The bill, drafted by Rep. Tom Reed, R-New York, would require universities with endowments larger than $1 billion, such as UNC-Chapel Hill, to use 25 percent of their annual returns on endowment investments to reduce tuition costs for students from families below the federal poverty level.
“Congress is trying to signal that they are concerned about higher costs and want universities to do more to lower these costs,” said Shirley Ort, associate provost and director of scholarships and student aid for UNC.
An endowment fund is created when a donor gives money to a university to be invested, and the money generated by the investment is spent on programs specified by the donor — such as scholarships, fellowships, library acquisitions, faculty research and undergraduate advising.
Eric Johnson, spokesperson for the UNC Office of Scholarships and Student Aid, said the bill targets schools with large endowments and less-generous financial aid policies than UNC.
“Schools are in very different circumstances when it comes to endowment wealth and how they choose to use it,” he said. “I think a single solution for all of them is unlikely to work well.”
UNC, for example, is already meeting full financial need, doing so overwhelmingly through the use of grants. During the 2015-16 academic year, UNC’s endowment fund provided more than $7 million in funding for scholarships, said Janet Kelly-Scholle, spokesperson for UNC Finance and Accounting.
Forty-three percent of students at UNC receive financial aid, and 74 percent of undergraduate aid comes in the form of grants and scholarships, Johnson said.
“There is a lot of angst nationwide — especially about the cost of private universities — and this is another area where we are obviously not the target of a proposal like this,” he said.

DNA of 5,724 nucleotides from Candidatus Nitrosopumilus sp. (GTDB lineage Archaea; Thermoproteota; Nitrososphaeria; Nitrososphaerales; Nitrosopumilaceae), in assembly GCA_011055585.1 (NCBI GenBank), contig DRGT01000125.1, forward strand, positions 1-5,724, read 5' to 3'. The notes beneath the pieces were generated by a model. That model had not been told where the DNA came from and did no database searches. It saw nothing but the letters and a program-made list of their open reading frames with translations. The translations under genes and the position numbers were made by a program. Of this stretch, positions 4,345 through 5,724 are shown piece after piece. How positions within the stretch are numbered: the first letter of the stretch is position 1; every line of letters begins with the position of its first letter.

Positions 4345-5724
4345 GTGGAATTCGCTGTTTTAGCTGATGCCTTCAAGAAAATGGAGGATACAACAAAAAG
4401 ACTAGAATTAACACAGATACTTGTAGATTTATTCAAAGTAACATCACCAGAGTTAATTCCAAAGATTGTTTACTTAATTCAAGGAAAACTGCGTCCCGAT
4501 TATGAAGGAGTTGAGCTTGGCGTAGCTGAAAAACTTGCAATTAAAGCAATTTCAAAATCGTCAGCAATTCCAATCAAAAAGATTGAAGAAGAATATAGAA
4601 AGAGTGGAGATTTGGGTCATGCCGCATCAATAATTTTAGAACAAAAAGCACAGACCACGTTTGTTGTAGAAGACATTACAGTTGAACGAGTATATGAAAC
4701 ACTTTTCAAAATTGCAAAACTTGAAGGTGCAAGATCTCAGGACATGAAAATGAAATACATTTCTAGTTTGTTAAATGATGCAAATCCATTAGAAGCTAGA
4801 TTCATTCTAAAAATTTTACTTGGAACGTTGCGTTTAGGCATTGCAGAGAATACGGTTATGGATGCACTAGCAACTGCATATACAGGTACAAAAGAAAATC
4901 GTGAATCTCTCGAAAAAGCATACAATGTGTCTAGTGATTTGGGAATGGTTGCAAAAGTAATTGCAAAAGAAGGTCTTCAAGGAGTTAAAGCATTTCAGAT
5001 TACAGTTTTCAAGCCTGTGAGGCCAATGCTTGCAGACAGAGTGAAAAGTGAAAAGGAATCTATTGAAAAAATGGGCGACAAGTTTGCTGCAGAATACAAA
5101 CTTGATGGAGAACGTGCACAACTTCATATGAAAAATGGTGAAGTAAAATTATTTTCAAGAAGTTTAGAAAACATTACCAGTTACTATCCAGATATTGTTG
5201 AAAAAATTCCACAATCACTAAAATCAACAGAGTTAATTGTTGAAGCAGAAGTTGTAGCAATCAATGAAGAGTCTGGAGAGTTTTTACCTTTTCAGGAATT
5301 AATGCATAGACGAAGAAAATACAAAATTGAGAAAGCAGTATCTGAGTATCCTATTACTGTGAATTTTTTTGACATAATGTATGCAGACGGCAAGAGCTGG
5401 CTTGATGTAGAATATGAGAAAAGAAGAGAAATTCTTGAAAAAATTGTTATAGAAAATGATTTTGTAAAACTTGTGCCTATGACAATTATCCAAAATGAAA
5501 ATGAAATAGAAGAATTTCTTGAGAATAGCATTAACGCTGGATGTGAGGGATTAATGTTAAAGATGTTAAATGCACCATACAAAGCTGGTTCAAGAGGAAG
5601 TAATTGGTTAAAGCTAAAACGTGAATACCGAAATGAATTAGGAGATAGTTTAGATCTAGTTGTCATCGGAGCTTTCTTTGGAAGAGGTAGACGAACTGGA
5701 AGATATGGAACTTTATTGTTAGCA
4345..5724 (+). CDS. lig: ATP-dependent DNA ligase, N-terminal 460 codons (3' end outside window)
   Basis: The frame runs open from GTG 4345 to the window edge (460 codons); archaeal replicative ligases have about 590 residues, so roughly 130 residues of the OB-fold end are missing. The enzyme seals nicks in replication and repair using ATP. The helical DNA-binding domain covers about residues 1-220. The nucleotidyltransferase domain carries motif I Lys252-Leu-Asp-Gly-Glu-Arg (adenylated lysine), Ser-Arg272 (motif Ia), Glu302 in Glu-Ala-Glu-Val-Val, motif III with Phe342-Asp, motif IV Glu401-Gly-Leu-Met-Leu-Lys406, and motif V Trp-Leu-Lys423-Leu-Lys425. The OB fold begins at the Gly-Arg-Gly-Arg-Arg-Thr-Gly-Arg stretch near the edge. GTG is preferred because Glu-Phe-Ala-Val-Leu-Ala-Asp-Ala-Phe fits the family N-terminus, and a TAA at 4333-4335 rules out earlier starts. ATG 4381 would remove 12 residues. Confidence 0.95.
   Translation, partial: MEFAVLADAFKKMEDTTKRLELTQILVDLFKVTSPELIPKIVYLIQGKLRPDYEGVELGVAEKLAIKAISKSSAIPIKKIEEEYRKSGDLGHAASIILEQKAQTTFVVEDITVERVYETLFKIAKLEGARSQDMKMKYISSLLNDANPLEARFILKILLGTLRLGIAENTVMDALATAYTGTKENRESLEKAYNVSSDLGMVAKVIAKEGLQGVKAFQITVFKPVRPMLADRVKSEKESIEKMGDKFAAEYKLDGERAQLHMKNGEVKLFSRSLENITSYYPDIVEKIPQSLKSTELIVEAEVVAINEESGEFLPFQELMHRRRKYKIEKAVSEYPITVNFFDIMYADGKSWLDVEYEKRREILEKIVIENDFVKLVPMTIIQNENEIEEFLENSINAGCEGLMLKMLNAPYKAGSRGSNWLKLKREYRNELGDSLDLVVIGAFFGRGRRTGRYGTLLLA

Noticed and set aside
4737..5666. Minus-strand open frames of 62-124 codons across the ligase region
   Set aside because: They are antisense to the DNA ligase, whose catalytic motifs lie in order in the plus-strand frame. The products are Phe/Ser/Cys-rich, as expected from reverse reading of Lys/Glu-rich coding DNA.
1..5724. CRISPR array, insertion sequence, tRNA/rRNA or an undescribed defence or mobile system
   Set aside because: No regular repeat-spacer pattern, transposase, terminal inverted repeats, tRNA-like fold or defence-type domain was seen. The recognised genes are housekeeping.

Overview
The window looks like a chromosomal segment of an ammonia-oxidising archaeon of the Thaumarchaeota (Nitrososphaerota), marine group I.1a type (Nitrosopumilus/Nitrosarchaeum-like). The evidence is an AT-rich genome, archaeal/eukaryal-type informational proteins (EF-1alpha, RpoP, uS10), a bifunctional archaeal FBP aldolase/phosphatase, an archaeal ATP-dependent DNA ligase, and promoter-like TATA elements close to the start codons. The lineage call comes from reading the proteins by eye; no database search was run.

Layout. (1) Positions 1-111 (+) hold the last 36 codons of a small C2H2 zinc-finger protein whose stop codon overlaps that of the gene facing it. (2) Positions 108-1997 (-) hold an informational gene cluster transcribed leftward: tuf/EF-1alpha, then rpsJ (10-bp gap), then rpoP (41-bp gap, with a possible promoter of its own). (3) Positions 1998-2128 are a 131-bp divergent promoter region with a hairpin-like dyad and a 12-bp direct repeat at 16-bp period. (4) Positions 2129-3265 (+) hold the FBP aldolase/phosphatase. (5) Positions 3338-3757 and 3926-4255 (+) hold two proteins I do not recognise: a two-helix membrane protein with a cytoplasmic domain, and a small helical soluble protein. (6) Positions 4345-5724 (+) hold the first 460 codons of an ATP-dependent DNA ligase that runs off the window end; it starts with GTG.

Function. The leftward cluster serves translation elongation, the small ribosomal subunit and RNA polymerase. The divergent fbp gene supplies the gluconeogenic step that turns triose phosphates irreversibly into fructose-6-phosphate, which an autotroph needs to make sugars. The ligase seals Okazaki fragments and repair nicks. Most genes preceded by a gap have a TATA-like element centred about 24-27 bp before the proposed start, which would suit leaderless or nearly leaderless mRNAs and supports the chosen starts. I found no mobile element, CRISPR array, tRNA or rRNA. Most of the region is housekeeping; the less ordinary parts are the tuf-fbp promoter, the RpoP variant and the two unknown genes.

If passed, universities must comply for three consecutive years or they risk losing tax exempt status, said Brandy Brown, Reed’s spokesperson.
“We care about helping these kids and their families and want to make sure that there is a fair and transparent way to keep the cost of higher education in check,” Reed said in an email. “This proposal is about holding universities accountable to the students and families who are continuing to pay higher and higher tuition costs year after year without explanation.”
George Leef, director of research for the John William Pope Center for Higher Education Policy, a conservative think-tank, said he thinks decisions about endowment spending should be determined by the state.
“Politicians should not mess around with decisions that rightfully belong to the university,” he said. “States have authority over the spending of their universities and private schools are entitled to set their priorities for spending.”
The bill is currently a preliminary discussion draft, and is expected to change as it moves forward. Gregory Brown, a finance professor at UNC’s Kenan-Flagler Business School, said he does not know how financially viable the bill is.
“It seems like a one-size-fits-all solution for a problem that may not exist,” Brown said. “There are astronomical odds that a single spending policy or constraint would be optimal for every school on that list.”